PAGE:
TAME IMPALA CURRENTS Artwork

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Video Clip of The Week: “Tame Impala” By Sunflower Bean

There might not be a more ingeniously clever way for a new band to get their song noticed than to name that song after one of the arguably best/most popular bands on the planet right now. Of course, I’m talking about Tame Impala (AKA Tim & Paula). Being all awash in fuzz guitars and psychedelic feedback, the Sunflower Bean tune “Tame Impala” serves as an emphatic homage to Kevin Parker’s Australian hypno-groove project, whether or not it actually has anything to do with that band. Like I’m saying, what a great marketing ploy!

This video might be best experienced if you still have an acid hangover from last night, but even if you’re stone cold sober you are going to appreciate whoever had the idea to drip what looks like a hot vanilla pudding over a shelf full of sports trophies, after raiding the inventory of prism tape wallpaper from the local art supply store. Strobe lights, mid-1970s Black Light Posters and a Plasma Sphere all purchased from Spencer’s Gifts at the local Mall complete the scene. I could watch this video all day!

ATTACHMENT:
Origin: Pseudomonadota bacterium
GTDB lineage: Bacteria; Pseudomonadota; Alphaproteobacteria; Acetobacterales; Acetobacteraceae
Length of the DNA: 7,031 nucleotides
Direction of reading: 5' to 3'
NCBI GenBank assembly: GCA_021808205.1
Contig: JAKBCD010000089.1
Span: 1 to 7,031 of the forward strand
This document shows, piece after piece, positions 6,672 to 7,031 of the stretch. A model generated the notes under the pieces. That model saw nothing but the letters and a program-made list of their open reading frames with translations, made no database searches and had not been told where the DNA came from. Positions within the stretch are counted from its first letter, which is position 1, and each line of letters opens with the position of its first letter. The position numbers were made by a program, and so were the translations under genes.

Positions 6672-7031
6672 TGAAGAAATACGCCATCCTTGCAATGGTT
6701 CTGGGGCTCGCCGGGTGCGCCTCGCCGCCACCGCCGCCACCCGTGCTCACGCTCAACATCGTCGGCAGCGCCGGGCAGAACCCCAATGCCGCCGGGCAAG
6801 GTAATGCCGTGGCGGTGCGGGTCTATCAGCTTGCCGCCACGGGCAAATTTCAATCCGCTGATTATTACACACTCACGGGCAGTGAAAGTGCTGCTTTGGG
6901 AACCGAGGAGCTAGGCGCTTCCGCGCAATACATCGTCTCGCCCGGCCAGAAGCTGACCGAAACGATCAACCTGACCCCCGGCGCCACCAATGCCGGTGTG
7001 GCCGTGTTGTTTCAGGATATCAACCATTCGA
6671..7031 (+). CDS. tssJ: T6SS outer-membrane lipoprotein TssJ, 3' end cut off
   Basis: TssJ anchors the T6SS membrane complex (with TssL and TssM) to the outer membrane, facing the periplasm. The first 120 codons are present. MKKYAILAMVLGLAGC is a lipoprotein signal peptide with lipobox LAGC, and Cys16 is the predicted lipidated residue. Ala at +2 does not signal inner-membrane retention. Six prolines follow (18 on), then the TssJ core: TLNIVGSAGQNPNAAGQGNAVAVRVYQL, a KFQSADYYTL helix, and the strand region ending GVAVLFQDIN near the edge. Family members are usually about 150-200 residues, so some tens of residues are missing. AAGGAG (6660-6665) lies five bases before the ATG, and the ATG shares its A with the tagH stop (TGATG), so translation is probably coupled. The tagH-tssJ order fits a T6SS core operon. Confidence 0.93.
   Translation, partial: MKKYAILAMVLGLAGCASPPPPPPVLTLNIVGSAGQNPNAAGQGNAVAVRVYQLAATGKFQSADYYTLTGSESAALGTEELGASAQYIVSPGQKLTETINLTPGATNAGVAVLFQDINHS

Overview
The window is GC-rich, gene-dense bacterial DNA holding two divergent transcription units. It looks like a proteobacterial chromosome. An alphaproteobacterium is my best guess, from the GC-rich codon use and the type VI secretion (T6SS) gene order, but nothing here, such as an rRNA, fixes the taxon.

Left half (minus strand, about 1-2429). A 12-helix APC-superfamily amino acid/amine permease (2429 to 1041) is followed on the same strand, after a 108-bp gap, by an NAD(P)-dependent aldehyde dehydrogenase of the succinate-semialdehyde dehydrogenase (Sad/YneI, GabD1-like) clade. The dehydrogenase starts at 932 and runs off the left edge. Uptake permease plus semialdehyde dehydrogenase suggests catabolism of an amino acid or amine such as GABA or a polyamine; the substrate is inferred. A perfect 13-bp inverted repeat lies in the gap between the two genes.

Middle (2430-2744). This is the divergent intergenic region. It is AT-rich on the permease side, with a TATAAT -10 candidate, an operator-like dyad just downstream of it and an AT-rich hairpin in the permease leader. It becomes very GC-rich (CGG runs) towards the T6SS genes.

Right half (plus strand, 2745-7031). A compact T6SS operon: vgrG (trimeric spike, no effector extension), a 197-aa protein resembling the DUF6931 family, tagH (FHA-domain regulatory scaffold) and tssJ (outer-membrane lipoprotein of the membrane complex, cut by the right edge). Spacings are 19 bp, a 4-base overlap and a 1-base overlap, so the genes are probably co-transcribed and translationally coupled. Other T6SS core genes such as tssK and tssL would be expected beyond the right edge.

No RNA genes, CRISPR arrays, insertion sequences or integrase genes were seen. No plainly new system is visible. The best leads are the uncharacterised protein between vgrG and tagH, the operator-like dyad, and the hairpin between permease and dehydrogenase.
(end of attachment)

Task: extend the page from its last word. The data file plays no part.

Lead vocals on “Tame Impala” are shared alternately by guitarist Nick Kivlen who maintains the mellow, head-trippy vibe and bassist Julia Cumming, who adds her own punk (read: eardrum excoriating) edge. We also appreciate how the song takes off on a Black Sabbath-inspired Stoner Rock sojourn around the 2:26 mark. Heavy. And please note that drummer Jacob Faber bears a striking resemblance to a young Neil Peart! Ah, there is just so much to like about this young (teenage, even), Brooklyn based rock trio!

No word on a new /upcoming album just yet, but you can be their fan on FaceBook at This Link! Enjoy!

Sunflower Bean Band
Sunflower Bean — The Band